General Information

at Washington State Park

Missouri's Petroglyph Showcase

Washington State Park is perhaps best known as having been the location of prehistoric ceremonies associated with the Indian culture that archaeologists call Mississippian. Petroglyphs, or rock carvings, remain as evidence of their beliefs, and give clues to understanding the lives of these people who are believed to have inhabited the area around A.D. 1,000. The park contains the largest group of petroglyphs yet discovered in Missouri. Because of the number and exceptional quality of the carvings, these sites were placed on the National Register of Historic Places.

The petroglyphs are not Washington State Park's only claim to masterful craftsmanship in stone. Not long after the land was donated to the state for a park in 1932, an African-American company of the Civilian Conservation Corps began to develop the area. Inspired by Indian petroglyphs in the park, the all-black company named their barracks "Camp Thunderbird," and continued that theme at the former dining lodge, which now serves as a camper store and snack bar. The lodge has an Indian thunderbird symbol carved in its stone chimney, and the theme is repeated in the handmade iron door hinges. The stonemasons also did extensive roadside work, laid stone for what is known as the 1,000 Steps Trail, and worked on 14 buildings, including an octagonal lookout shelter of interesting rustic design. The exceptional quality of their craftsmanship in stone earned them high praise in the National Register of Historic Places' citation for the park.

Representing both characteristic and unique features of the eastern Ozarks, Washington State Park contains a rich mixture of native forests. The Washington State Park Hardwoods Natural Area, bordering the Big River floodplain, is moist and robust with a wide assortment of trees. Under the canopy of tall Kentucky coffee, sugar maple and slippery elm trees, the ferns and wildflowers mingle with understory pawpaw and bladdernut trees. In early spring, the natural area hosts one of the park system's most spectacular wildflower shows as blue-eyed Marys, celandine poppies, bluebells, trilliums and violets burst into bloom.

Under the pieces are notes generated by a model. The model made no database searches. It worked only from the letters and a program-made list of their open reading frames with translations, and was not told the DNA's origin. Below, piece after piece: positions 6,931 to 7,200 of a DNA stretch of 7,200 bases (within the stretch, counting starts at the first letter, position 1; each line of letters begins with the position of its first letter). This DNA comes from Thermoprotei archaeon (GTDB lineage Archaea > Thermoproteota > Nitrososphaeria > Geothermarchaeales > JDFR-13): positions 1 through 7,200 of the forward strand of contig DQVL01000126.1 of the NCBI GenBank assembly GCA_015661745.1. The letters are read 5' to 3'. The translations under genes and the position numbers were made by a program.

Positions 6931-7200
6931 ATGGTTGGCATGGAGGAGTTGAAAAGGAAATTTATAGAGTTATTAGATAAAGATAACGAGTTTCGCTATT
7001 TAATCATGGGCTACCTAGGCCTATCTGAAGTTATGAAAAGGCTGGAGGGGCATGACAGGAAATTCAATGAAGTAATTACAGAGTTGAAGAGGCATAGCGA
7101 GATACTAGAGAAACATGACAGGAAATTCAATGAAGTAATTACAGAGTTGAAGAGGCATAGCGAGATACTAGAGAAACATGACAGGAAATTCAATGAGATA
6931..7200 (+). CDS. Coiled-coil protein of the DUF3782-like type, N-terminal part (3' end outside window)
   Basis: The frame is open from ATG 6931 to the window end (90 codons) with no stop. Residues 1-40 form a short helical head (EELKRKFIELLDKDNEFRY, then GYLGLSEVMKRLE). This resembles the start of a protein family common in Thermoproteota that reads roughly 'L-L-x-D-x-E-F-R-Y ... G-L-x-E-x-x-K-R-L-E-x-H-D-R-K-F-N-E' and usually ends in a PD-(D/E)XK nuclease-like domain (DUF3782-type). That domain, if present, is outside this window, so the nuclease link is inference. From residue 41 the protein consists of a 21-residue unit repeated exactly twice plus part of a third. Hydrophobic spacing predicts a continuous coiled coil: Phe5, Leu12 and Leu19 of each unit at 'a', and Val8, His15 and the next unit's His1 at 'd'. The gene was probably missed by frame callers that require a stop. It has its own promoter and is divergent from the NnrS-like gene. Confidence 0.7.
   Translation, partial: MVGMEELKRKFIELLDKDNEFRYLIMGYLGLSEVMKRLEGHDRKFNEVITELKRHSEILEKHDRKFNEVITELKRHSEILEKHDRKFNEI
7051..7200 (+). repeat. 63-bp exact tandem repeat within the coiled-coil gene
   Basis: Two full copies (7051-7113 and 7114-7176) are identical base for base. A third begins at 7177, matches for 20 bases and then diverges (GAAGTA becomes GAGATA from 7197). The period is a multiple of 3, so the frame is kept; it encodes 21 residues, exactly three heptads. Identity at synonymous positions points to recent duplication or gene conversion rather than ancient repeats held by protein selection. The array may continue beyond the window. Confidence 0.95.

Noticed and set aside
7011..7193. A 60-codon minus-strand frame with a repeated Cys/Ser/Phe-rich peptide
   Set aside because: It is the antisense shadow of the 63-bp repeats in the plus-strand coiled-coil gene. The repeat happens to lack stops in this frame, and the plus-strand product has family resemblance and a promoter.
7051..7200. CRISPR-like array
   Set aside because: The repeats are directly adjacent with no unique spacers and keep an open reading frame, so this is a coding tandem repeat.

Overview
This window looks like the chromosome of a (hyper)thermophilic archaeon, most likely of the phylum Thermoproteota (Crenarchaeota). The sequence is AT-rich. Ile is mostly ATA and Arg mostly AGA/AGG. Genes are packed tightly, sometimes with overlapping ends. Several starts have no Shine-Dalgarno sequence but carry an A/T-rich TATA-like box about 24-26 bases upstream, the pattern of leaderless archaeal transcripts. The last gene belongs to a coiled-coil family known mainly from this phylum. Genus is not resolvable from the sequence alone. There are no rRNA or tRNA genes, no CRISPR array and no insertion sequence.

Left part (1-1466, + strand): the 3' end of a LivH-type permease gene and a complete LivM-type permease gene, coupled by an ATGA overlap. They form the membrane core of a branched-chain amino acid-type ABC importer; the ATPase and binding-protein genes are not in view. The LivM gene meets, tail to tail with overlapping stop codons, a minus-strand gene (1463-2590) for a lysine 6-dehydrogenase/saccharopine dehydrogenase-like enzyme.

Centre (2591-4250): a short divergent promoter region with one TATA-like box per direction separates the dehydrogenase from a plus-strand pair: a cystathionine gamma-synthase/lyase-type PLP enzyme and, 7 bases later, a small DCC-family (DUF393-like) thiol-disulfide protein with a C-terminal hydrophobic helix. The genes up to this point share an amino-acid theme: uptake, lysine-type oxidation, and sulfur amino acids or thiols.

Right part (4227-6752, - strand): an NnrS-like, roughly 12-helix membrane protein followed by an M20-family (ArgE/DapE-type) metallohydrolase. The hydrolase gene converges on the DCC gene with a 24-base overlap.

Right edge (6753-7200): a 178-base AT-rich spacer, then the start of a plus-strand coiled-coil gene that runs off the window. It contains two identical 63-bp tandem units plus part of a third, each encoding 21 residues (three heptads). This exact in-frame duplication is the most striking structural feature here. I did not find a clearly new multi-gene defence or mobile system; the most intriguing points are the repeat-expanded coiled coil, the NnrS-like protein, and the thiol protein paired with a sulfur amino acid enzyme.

In contrast, on the hills above are limestone glades and savannas, which are remnants of the area's earlier, presettlement appearance. These open forests and sparse grasslands are scattered throughout the park's uplands and along most of the trails. The trees are often quite small, even though they may be more than 200 years old. Many of the flowering species found on these glades, such as Fremont's leather flower, the delicate blue-violet nemastylis and a rare primrose, are found in few other parks. Animal life is unusual, too. The eastern collared lizard is a favorite of visitors as it folds its front legs up against its chest like a miniature dinosaur and sails along on its hind legs, jumping over rocks.

Another notable natural feature of the park are the towering dolomite bluffs overlooking the Big River, a popular floating and canoeing waterway. Below the bluffs, anglers enjoy catching bass, catfish, bluegill and carp. Swimmers and sunbathers have a choice between a natural gravel bar in the river or an Olympic-size swimming pool. A picnic gazebo located at the scenic overlook provides a majestic view of the Big River and surrounding area. During the summer, naturalist-led programs explain the significance of the park features.

There are three marked hiking trails, including the 1,000 Steps Trail, Opossum Track Trail along the bluffs overlooking the river, and the more rugged Rockywood Trail, which includes a backpack camp.

Other campers can make use of both basic and improved campsites at the campground, which includes a dumping station, modern restrooms and hot showers. One and two bedroom, air-conditioned cabins with fully equipped kitchens are also available for rent.